Neil Patrick Harris has played an impressive number of what he calls “extreme characters,” which made his role in the comedy “Uncoupled” especially appealing.
“I was attracted to the notion of a bit of normalcy” and nuance, he said of his refreshing dip into the Netflix series.
He plays a suddenly single New Yorker, dumped by his partner of 17 years, stumbling into an unfamiliar dating world.
The eight-episode “Uncoupled,” which debuted Friday, represents a still relatively rare Hollywood commodity: a rom-com with a gay character as the lovable hero of the story.
That increased its value for Harris, as did the show’s veteran, TV homerun-hitting writer-producers: Darren Star
“As a gay man myself, I thought that having content that was representational was great on a streaming platform like Netflix,” Harris said
Star and Richman’s knack for making fare with broad appeal is proven, and Harris marvels at the show’s skillful juggling of the sad and the “ridiculously funny.”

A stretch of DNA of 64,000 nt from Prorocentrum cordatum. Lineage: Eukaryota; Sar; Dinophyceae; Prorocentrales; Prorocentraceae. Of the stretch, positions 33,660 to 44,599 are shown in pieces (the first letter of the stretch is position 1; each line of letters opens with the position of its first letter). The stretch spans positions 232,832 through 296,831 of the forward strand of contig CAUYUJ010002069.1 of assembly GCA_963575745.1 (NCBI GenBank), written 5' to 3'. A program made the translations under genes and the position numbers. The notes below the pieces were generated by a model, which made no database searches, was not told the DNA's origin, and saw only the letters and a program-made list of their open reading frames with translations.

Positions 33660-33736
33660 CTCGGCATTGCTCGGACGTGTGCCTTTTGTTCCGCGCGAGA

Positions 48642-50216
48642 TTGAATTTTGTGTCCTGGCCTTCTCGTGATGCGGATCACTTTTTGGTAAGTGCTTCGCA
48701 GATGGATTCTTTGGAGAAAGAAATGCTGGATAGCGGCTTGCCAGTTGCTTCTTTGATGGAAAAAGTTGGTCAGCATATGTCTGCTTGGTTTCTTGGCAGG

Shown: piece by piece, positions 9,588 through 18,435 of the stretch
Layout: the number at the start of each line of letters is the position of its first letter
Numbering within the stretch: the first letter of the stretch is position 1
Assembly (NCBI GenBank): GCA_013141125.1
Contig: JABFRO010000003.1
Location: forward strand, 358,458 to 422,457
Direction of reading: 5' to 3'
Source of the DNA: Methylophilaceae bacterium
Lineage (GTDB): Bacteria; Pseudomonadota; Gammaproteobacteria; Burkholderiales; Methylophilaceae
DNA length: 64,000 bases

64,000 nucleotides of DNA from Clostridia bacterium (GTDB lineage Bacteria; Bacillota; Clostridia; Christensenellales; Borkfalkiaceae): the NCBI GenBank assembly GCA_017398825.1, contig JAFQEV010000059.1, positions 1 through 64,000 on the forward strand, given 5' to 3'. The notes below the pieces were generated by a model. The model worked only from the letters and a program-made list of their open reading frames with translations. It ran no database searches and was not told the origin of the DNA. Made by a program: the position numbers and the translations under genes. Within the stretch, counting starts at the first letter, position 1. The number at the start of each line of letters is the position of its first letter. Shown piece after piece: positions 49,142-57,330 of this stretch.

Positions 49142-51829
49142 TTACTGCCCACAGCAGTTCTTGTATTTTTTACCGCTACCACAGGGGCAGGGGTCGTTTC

“I thought that that was all something that hasn’t necessarily been done before.
And I was honored to be asked to be a part of it, to be honest,” said the Emmy-winning actor whose eclectic string of screen credits since he started as a teen actor include “Doogie Howser, M.D.”
How I Met Your Mother”; “Gone Girl” and “The Matrix Resurrections.” On Broadway, he earned a Tony Award for “Hedwig and the Angry Inch.”
In “Uncoupled,” Harris’ Michael is a Manhattan real estate agent who works with a candid and loyal colleague , has a supportive circle of friends and is coming to grips with life as an unmoored, 40-something man.
The role’s emotional demands made it a “very risky, scary move” for Harris to sign on, Star said.
“I would say, gay or straight, I’ve never seen such vulnerability from a male character.
It’s a guy going through the pain of a breakup, and you don’t really get to see it that often.”